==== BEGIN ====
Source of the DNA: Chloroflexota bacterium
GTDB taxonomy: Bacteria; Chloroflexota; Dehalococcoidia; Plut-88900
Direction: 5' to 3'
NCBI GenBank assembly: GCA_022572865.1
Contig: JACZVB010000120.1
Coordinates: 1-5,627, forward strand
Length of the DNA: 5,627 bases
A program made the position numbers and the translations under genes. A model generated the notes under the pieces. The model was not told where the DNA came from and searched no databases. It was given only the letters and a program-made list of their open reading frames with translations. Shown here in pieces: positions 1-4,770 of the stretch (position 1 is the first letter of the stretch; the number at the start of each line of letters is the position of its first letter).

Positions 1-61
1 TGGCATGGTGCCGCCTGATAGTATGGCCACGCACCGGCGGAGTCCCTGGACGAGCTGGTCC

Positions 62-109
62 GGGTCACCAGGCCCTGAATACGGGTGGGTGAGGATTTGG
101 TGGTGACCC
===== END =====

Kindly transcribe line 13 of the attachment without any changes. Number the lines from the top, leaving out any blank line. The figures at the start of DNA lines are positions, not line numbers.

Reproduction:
101 TGGTGACCC